On the left we compute all powers of two up to $\floor{\log_2 n}$ and then combine them to create $n$, requiring $\operatorname{pop}\p{n} - 1$ applications of $f$ where $\operatorname{pop}$ is the binary Hamming weight (the number of non-zero digits in the binary expansion of $n$). This method is called exponentiation by squaring, works for all $n$ and requires exactly $\floor{\log_2 n} + \operatorname{pop}\p{n} - 1$ applications of $f$. On the right we show a method specific to $15$ that performs better. Such methods rely on addition chains and are called addition-chain exponentiation. Finding optimal addition chains is an ongoing research topic Fla23. If $a$ has an easy to compute inverse, or if multiple exponentiations need to be computed in parallel, or if there is other structure, see Gor97. In general exponents can be computed in $≤\ceil{\log_2 n}$ application of $f$, so logarithmic in $n$.

Since $\S$ is finite at some point the sequence $a_i$ will have to repeat. There will be a tail and a cycle. Does power associativity proof things about the tail and cycle length?

$$ \begin{aligned} a_{T + L} &= a_{T} & f(a_T, a_L) &= f(a_L, a_T) = a_T \\ a_{T + L + i} &= a_{T + i} & f(a_T, a_{L + i}) &= f(a_T, a_i) \\ \end{aligned} $$

This means $a_L$ acts as an identity to $a_T$.

wlog we have $k ≥ 1$ and $l ≥ 1$ such that $a_{k} = a_{k+l}$ and are the smallest such numbers. If $k > 1$ we can write $k = k' + 1$

$$ a_k = a_{k+l} = f(a_k, a_l) $$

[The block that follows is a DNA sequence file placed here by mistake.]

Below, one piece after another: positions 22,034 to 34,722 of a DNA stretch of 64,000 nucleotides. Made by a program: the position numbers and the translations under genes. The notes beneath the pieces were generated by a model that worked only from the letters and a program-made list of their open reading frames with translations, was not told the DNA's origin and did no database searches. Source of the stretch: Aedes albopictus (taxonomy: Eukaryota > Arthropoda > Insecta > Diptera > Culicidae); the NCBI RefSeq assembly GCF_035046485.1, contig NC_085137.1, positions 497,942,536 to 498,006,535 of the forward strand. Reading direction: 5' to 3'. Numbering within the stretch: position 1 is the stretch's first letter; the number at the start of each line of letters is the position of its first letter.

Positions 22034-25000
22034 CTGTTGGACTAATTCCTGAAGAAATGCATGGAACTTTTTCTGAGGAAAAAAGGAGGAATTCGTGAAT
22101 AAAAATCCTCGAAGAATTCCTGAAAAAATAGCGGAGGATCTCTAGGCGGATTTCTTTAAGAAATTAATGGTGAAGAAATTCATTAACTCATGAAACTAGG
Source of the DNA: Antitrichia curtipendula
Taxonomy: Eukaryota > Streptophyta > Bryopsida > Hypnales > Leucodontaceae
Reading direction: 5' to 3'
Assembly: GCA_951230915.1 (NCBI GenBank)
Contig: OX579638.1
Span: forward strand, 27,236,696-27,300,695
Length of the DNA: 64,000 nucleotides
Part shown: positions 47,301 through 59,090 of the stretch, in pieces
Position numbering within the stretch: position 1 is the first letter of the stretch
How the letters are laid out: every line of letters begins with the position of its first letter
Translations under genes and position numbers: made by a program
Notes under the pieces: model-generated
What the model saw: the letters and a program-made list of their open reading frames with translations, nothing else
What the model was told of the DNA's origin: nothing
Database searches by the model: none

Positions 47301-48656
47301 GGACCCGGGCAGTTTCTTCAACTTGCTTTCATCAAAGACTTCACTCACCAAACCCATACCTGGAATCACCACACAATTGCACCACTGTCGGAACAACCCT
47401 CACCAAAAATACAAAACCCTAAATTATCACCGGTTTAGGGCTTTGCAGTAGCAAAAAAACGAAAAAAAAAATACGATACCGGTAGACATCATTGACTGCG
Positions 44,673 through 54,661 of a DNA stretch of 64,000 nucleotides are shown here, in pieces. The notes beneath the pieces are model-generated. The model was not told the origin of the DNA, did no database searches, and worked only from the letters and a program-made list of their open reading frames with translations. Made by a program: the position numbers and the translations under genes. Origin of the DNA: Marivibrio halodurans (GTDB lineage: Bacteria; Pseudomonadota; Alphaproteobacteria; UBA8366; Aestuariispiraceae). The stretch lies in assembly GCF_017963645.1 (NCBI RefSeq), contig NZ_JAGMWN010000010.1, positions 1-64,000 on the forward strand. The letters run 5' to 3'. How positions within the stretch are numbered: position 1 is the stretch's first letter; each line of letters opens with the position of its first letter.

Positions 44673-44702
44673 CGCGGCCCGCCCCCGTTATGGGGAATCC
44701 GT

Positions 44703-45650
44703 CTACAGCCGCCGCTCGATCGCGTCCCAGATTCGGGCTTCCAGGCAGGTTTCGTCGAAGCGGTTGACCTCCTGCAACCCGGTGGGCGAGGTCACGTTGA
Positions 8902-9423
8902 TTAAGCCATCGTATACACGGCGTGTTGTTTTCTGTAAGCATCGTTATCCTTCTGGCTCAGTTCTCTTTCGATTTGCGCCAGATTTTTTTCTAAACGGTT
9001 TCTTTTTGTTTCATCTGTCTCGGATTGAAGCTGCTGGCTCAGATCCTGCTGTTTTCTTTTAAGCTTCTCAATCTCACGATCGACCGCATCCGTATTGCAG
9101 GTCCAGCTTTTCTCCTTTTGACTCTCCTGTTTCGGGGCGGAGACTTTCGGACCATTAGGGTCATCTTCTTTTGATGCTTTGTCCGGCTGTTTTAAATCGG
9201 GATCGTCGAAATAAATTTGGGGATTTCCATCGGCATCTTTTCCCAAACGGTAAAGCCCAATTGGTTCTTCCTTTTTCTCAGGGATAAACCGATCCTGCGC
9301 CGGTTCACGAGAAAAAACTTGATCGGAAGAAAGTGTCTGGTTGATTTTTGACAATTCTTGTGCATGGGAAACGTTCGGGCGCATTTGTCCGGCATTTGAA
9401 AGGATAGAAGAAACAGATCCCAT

The first 'inverse' operation is discrete logarithm $\S×\S → \Z$ where $n = \log_a b$ is a number (if it exists) such that $a_n = b$. This is a much harder problem and subject to active competition on specific instances. The best methods have additional assumptions on $f$ and $\S$. For the generic case there does not appear to be a method better than a brute-force enumerating of $a_n$.

The second 'inverse' operation is $n$-th root $\S×\Z → \S$ where $a = \sqrt[n]{b}$ is a number (if it exists) such that $a_n = b$.

Another function is the order $\S → \Z$ or period of an element where $k = \operatorname{ord}\p{a}$ is the smallest $k$ such that $a_{n+k} = a_n$ for all $n$.

Q: What about $f$ guarantees that $f(-,a)$ is a cyclic? Ans: If $a$ has an inverse, then $(-,a)$ has an inverse $f(-,-a)$ and thus both are permutations.

Q: What about $f$ guarentees that $orb(a)$ divides $|\S|$?

If $k$ is the least common multiple of the orders of all elements, then for each $a$ we have $a_{1 + k} = a$. We also have $a_{1 + k} = f(a_k, a)$, hence

$$ f(a_k, a) = f(a, a_k) = a $$

If $a_k$ is the same regardless of $a$, then it must be the identity element. But does the converse hold? If $f$ has an identity element, does it need to appear as $a_k$?

TODO: Langrange theorem, Cauchy theorem.

https://en.wikipedia.org/wiki/Order_(group_theory) https://en.wikipedia.org/wiki/Lagrange's_theorem_(group_theory) https://en.wikipedia.org/wiki/Cauchy%27s_theorem_(group_theory) ( a special case of Sylow ) https://en.wikipedia.org/wiki/Sylow_theorems

Question: If $\S$ is finite the sequence $a_i$ will have to be cyclic. What can we say about the cycle length?

https://vixra.org/pdf/1509.0011v1.pdf (Generalization of Lagrange's Theorem to certain semigroups)



In additive notation the binary operation is written as infix $+$, the identity element (if exits) as $0$ and the inverse operator as prefix $-$ (i.e. the additive inverse of $a$ is $-a$). Exponentiation is written as $n⋅a$.

In multiplicative notation the binary operation is written as infix $⋅$, the identity element (if it exits) as $1$, the absorbing element (if it exits) as $0$, and the inverse operator as suffix ${}^{-1}$ (i.e. the additive inverse of $a$ is $a^{-1}$). Exponentiation is written as $a^n$.




Depending on the properties of $f$ the structure $\p{\S, f}$ goes by various names

abelian group